Resilience is beyond sustainability, can #gov20 and #opengov make cities become resilient?
I preach about sustainability an awful lot, but I just read over at Management Insights an article about resilience in the public sector.
It is an interesting topic. Beyond the environmental sustainability issues, resiliency is potentially a great goal for governments, period. The idea embraces the thought that governments should be built as platforms instead of service providers. Building an adaptable, scalable platform would allow for governments to change as their environment changes and to do so quickly. A few examples of resilience?
Demographic changes and population shifts often cause long term policy shifts. Regional increases in human services investments for instance. But often the infrastructure below that is slow to change. The slowness of transit is only adapted to once the complaints pile up. The health solutions may be OK now, but how will folks know when it is feeling the pressure of the increase in population? Do utilities have the ability to adapt to increased usage with additional population or will it take a failure?
If the government platform includes open data as part of the platform and focus on real-time data provisioning, then the feedback loop is shortened. Policy makers can make quicker decisions and citizens can be satisfied.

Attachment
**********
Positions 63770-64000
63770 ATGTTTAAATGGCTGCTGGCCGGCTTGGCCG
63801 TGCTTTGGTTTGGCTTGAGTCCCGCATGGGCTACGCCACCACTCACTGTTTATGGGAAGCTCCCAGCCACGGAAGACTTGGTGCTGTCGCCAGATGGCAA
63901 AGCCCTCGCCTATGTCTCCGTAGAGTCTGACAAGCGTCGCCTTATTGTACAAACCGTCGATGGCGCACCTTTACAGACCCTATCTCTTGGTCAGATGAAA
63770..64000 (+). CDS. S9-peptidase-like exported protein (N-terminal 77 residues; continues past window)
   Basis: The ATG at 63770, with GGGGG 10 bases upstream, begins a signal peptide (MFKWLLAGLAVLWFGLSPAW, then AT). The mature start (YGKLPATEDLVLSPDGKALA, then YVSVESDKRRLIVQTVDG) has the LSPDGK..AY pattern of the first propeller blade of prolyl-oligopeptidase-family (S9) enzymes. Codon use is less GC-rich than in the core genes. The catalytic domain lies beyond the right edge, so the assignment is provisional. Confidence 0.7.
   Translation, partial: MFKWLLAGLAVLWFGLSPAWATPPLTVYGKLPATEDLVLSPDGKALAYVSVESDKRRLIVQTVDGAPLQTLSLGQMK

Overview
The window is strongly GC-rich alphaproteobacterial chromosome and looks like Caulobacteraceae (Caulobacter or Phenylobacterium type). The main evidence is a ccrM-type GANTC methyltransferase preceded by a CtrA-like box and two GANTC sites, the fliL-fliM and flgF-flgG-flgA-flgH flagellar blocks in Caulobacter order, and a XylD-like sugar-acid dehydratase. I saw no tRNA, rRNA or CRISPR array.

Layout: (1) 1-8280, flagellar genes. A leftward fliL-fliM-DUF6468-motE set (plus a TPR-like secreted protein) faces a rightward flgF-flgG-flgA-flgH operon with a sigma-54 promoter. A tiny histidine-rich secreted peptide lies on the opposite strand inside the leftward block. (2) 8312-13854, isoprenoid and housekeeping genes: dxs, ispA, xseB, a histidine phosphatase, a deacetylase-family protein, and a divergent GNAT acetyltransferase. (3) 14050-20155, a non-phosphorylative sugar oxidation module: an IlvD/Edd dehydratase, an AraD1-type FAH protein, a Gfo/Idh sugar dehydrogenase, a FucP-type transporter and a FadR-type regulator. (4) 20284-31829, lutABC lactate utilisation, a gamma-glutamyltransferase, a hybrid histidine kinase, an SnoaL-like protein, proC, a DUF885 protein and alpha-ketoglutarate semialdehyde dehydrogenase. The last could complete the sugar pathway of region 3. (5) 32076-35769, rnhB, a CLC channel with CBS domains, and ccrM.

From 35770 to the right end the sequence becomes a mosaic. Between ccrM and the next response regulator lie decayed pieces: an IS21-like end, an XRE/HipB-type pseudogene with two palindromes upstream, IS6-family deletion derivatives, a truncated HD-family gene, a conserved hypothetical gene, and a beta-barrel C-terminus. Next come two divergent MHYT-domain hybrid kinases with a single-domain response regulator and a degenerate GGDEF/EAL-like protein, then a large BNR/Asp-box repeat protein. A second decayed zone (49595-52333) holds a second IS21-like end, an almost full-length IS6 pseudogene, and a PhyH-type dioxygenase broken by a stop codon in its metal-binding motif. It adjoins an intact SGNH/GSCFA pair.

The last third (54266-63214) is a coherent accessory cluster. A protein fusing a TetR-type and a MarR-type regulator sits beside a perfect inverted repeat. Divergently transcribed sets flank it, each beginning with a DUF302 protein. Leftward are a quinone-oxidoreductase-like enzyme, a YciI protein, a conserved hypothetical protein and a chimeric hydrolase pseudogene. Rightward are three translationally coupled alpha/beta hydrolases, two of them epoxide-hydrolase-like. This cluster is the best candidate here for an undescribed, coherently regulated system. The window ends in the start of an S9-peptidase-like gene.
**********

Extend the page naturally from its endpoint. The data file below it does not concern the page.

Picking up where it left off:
In terms of resiliency, the platform can remain constant but the applications can shift as needs do. And scale.
The unexpected situation is another one of the most difficult situations that governments face. I was briefing the CDC in the USA a month or so ago and we got into a great conversation. It revolved around political responses to crisis like H1N1. Political folks need to respond visually and energize the government to act in response. Application needs often surface. And then the challenge begins. Setting up a procurement. An RFI. An RFP. Multiple vendor conferences. Objection handling. Internal committees to decide. The decision. More objections. The purchase. The delivery. Unpacking and rack and stack. Burning images. Hopefully concurrent development. UAT. Provisioning. Pilot. Launch. Best time estimate: 6 months. Very unhappy politicians. Very unhappy citizens.
But if the platform exists, the data is available and usable (like OGDI) and citizens and developers know how to use it (API), then response can be as quick as the demand that generated the need. Like Miami 3-1-1 or Hey Gov in San Francisco. A few weeks. Maybe days. And if the need is great enough, hours.
That is the goal in terms of resilient government.